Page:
I don't understand why the questions are far below the radar.
Language is supported by intent, thus when I read hobby I interpret that word to signify something other than a competitive environment in this sport. Tossing the ball around is good exercise, and a lot of fun. However, you want more than that, I assume, because you mentioned that you want to throw faster than a 12 year old. So, all in all, that combined with
I can't access this knowledge easily because having grown in another culture it is something don't even know how to approach.
I gave you a source for accessing knowledge by suggesting a publication called TUFFCUF, published by Steven Ellis. I even stated : "Therein you'll find all the answers for getting to where you want to go". Simply access that publication on this web site, or, simply use any search engine on the web to access it by title.
Combined with your other statements, as dynamic as they are, my statement "below the radar" suggests a multidirectional approach to help you that's very unusual for someone your age. First off, considering your physical condition is kind of problematic with respect to advising you how to throw, then bringing that up to pitching condition. Throwing and pitching are at two extremes of the demands on the human body. Second, at 21 years of age, to be comparing yourself to a 12 year old's ability instinctively has me reserving any kind of advice, again, because of your low grade physical condition. I realize that you might not want to actually compete as a pitcher, only wishing to exercise in the training routines. But again, I'm cautious of taking that route for you.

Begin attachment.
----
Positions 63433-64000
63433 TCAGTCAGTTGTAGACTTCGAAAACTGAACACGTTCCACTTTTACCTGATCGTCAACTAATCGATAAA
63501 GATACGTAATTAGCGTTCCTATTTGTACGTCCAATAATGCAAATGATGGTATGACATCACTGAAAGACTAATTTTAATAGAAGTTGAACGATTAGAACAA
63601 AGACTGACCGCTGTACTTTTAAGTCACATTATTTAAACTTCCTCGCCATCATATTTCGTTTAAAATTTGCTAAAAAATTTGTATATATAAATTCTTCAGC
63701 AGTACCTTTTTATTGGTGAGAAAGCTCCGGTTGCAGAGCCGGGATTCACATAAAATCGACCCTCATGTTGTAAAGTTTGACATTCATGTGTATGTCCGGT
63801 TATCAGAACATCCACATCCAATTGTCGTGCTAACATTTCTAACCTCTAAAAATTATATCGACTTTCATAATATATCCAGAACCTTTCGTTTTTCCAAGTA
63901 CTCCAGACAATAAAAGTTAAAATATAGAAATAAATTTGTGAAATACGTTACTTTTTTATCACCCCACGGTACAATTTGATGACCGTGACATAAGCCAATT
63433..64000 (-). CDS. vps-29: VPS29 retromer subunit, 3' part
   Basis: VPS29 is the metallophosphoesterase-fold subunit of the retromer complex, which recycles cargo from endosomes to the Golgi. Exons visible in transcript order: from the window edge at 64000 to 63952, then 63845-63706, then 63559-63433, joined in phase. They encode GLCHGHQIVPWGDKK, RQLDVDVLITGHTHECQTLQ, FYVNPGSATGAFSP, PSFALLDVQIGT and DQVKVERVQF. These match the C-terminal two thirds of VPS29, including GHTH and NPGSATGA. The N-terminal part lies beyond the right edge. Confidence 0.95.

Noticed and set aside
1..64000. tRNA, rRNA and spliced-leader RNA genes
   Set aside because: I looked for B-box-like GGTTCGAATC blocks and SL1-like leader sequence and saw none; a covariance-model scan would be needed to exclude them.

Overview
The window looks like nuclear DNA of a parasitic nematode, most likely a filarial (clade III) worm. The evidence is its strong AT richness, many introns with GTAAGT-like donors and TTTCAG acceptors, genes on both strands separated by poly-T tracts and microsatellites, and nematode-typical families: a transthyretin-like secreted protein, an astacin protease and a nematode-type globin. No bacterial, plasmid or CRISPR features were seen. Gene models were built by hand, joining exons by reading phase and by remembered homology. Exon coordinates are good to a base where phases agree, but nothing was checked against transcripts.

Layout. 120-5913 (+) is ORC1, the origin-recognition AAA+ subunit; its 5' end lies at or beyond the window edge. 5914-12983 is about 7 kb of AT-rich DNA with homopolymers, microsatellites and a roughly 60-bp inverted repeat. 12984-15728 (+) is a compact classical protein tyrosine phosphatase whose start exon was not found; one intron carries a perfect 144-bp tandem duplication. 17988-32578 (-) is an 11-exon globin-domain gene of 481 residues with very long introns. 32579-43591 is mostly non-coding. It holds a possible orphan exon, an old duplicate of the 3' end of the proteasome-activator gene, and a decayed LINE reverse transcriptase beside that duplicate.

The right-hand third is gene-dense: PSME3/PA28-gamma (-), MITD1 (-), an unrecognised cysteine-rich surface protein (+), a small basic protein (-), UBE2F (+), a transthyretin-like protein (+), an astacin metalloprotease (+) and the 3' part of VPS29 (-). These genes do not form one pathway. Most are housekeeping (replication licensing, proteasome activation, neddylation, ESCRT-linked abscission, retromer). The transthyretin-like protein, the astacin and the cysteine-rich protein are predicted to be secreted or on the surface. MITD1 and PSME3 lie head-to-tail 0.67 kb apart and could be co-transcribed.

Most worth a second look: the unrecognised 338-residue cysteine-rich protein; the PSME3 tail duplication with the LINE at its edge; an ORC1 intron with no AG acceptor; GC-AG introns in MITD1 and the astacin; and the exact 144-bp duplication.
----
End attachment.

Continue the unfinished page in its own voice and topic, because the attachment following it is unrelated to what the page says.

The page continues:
All in all, there are some expectations that anyone with even basic experience coaching pitchers would expect when offering advice. In your case, those expectations were missing - thus my phrase "below the radar." Going one step further, I supported that phrase with my professional reasons. I apologized up front if that sounded rude and with any negativity, because of what I stated heretofore.
The best possible approach you could do, would be not to take advice, here or elsewhere, from those that know nothing about your physical condition, you health history and your lifestyle. Get the publication that I suggested, read it and determine for yourself how and when you should follow the basics outlined and go from there. There's a section in that publication that covers nutrition and conditioning for high school pitchers and that section might be just the things that you're looking for.